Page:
New York City Mayor Bill de Blasio plans to turn around 94 low-performing schools by converting them to “community schools” with an array of social services. Advocates of community schools fear the plan will fail because it tries to do too much, too quickly, reports Chalkbeat.
Principals will have to adopt the school renewal approach “regardless of whether they appear willing or able,” writes Patrick Wall. “And the schools will be required to boost students’ academic performance within a few years, even though community schools’ record on that front is mixed and the city has offered few details about how it will help them improve instruction.”
The turnaround plan . . . will connect the schools with agencies that will bring in physical and mental health services for students, after-school programs, tutoring, and perhaps job training or housing assistance for parents. The city will also provide teacher training and principal mentoring, a curriculum review, data-tracking systems, and an extra hour of learning time each day, officials said. In return, the schools must show that students have made academic gains within three years or they could face leadership changes or even closure.
. . . several city schools that have used the community-school model for years still grapple with low test scores and graduation rates, such as P.S. 50 in East Harlem, which has been a Children’s Aid Society-partnered community school for 14 years but still landed on the renewal-schools list. The principal of Boys and Girls High School in Bedford-Stuyvesant, who recently resigned, brought in mentors from Good Shepherd Services last fall and a health clinic as part of a years-long effort to create a community school by partnering with outside groups and bringing in services. But the school’s curriculum and instruction still had flaws, evaluators concluded last year, and it remains on the state’s lowest-ranked list.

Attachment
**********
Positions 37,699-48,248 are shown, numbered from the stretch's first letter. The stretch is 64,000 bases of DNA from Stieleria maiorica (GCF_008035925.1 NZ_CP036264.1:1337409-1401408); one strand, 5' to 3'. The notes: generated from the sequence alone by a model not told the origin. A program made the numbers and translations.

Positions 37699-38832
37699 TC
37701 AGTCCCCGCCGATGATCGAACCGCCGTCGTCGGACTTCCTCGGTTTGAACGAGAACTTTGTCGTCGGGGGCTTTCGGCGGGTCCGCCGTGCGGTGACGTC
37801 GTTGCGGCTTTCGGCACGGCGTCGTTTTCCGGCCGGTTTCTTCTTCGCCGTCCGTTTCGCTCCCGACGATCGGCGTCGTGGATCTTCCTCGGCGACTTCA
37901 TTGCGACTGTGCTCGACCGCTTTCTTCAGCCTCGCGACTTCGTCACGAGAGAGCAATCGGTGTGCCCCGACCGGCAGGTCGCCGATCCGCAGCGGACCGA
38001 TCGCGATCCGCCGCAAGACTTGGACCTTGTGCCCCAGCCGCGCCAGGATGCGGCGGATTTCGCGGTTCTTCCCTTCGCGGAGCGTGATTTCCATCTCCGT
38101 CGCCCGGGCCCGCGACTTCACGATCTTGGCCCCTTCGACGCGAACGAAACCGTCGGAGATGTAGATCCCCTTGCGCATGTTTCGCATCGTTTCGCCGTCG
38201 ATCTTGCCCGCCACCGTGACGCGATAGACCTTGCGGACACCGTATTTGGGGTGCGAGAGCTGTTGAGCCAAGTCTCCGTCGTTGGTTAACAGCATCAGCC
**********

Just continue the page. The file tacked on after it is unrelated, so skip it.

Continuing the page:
A Child Trends study found “mixed” results for community schools: The model “can improve academic outcomes; but findings are mixed and tend to be stronger in quasi-experimental studies than in more rigorous random assignment evaluations.” So benefits are uncertain — and found only in weaker studies.
Principals will have to choose from an array of support programs and find the right providers, reports Wall. It takes “a very significant amount of time,” said Mark House, principal of the Community Health Academy of the Heights. “Even with a full-time site coordinator he spends at least one-fifth of every week dealing with the program’s logistics.”
The city’s after-school program at middle schools is very popular, writes Meredith Kolodner on the Hechinger Report. But critics say it doesn’t provide much academic support.
“If you’re going to give students more time to learn, it must be quality time if you want to get results,” writes Sara Neufeld, who reported Hechinger’s Time to Learn series.